When you care for someone with Alzheimer’s, well-meaning people are in my mind a little too anxious to share their “stories” …
“My uncle had it and my aunt wound up in the hospital for months from exhaustion caring for him.”
“My mom had dementia and one day she drove away in her car and we never found her again.”
“My sister had Alzheimer’s and she didn’t even know who her kids were.”
…you get the idea. And in some ways, I truly understand. It’s a horrible disease. It affects everyone in different ways. It’s difficult to comprehend.
I believe the most difficult for us to accept is when someone we love, someone we know and knows us, no longer recognizes who we are. Heartbreakingly sad.
Last year when I mentioned to John my birthday was upcoming, he wanted me to take him to purchase a birthday card. I was thrilled.
Off to the card shop we went, where I asked the sales associate to please help him pick out a card for my birthday. After some time, he sheepishly approached the counter and I purchased the card for him along with my other items. His card was bagged separately for him so that he could carry it home, and I promised to give him the bag the morning of my birthday so he could sign it, seal it and deliver it.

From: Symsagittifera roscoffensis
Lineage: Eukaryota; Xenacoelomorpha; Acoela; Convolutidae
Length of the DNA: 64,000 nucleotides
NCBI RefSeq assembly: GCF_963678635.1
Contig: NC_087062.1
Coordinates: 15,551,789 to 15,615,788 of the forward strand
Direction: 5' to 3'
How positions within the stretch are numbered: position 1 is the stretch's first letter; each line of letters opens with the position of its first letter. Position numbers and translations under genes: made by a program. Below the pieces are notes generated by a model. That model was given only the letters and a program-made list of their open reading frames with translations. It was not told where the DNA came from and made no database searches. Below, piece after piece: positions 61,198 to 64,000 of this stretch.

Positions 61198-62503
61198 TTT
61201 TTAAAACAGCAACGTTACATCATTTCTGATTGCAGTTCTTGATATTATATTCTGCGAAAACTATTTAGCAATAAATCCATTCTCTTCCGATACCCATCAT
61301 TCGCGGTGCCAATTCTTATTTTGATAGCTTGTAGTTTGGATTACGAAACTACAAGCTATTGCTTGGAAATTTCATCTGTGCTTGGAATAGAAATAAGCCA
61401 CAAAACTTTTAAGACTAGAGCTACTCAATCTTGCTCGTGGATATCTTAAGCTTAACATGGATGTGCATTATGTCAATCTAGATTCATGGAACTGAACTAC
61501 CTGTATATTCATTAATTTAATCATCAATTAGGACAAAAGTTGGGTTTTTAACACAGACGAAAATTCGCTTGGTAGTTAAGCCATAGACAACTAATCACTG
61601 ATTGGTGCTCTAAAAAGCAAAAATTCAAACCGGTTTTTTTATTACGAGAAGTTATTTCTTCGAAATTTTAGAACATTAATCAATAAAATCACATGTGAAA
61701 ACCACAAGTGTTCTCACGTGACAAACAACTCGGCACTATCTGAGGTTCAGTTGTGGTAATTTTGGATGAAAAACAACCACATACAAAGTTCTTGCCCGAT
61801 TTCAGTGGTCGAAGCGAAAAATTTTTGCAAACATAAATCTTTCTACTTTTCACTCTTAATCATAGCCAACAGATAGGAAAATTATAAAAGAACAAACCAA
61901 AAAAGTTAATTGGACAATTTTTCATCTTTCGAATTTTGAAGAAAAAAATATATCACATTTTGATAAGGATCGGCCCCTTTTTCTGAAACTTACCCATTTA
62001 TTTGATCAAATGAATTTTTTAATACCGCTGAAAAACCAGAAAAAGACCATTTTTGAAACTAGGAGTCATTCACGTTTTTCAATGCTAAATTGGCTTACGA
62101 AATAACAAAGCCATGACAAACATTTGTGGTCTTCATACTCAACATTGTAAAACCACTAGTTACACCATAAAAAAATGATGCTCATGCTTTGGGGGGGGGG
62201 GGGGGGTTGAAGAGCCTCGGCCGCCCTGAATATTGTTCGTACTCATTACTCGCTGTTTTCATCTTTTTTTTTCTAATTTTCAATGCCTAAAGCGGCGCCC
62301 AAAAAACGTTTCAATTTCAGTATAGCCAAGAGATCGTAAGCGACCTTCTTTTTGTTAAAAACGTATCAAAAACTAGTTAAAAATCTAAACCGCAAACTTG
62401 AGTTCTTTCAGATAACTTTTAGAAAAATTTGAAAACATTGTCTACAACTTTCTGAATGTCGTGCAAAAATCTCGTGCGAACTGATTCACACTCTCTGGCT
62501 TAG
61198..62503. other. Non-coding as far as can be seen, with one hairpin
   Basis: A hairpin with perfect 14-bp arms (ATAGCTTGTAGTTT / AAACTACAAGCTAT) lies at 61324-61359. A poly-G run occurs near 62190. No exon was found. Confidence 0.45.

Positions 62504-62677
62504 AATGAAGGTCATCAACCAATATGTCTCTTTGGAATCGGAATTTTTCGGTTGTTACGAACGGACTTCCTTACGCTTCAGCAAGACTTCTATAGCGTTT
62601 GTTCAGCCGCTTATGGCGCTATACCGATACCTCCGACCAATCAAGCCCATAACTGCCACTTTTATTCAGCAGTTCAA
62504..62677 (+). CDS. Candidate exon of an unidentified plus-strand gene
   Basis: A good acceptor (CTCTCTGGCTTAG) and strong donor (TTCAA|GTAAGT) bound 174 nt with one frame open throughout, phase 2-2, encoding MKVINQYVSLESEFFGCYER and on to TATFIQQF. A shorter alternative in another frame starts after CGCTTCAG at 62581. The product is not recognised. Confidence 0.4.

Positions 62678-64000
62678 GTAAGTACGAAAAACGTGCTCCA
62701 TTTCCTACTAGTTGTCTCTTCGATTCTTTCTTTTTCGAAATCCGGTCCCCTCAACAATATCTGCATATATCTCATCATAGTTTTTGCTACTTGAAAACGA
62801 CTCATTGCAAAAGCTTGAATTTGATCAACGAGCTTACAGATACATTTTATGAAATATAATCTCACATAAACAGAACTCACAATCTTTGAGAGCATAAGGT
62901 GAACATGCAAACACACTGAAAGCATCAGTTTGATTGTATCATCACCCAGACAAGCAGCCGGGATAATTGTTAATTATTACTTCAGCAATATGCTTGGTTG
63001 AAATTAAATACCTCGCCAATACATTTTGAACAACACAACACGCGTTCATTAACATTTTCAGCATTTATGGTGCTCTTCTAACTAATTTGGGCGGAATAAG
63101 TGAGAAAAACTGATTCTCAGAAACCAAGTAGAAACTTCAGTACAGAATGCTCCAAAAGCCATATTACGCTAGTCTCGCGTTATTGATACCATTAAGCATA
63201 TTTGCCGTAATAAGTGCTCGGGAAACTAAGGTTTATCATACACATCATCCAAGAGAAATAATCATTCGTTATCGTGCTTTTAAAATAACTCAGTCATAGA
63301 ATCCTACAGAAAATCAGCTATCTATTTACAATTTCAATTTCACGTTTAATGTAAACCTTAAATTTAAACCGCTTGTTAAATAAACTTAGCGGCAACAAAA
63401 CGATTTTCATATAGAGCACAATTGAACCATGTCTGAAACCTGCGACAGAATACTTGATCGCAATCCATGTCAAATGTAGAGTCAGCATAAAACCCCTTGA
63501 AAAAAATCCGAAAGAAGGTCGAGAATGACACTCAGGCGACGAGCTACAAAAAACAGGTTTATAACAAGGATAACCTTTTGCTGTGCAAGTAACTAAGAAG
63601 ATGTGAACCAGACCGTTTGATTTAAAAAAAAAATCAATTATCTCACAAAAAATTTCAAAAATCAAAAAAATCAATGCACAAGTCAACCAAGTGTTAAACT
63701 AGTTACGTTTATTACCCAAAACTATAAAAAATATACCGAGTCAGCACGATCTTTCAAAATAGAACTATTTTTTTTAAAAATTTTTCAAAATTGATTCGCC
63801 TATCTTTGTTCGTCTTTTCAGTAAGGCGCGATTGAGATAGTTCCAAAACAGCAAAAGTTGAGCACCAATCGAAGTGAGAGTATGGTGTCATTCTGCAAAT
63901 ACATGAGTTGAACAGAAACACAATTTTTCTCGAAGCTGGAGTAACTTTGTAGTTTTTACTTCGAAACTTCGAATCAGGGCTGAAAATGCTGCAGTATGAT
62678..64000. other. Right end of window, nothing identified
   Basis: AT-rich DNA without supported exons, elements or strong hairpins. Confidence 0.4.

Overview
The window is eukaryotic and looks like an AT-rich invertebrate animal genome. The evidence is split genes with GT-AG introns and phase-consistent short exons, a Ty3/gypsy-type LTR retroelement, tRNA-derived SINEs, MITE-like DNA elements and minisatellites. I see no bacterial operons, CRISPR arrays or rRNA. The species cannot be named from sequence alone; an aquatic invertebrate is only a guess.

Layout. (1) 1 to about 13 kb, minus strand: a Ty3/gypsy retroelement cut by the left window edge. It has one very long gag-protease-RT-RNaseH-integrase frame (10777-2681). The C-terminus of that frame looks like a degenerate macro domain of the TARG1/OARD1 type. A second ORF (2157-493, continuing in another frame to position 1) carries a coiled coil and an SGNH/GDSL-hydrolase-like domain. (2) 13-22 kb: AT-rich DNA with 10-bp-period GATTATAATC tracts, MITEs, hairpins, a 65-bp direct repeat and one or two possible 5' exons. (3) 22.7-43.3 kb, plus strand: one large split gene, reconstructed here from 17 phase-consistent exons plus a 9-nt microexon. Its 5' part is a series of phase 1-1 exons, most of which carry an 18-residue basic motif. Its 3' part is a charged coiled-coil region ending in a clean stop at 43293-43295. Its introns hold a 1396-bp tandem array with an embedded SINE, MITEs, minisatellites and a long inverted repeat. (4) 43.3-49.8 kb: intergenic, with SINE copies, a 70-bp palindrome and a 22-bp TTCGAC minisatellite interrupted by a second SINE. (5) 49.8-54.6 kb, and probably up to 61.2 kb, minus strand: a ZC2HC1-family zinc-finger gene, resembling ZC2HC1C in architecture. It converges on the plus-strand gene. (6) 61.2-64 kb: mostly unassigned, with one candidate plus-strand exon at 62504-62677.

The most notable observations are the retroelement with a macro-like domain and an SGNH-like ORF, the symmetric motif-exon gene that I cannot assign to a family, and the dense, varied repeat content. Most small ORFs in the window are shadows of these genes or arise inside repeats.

On my birthday, I opened the card knowing that love had gone into choosing it.
Tears welled as I read it…
Happy Birthday Mom
I took a deep breath and gave him a big kiss. He smiled, knowing he had picked a beautiful “gift” of a card for me.
I rationalized, but it hurt. Before this life’s story I’m now living had transpired, I would have been angry. I would have opened the card and immediately said, “You know I’m not your Mom!”
But on that birthday, on that day, I thanked him for the beautiful card that he himself had picked out for me.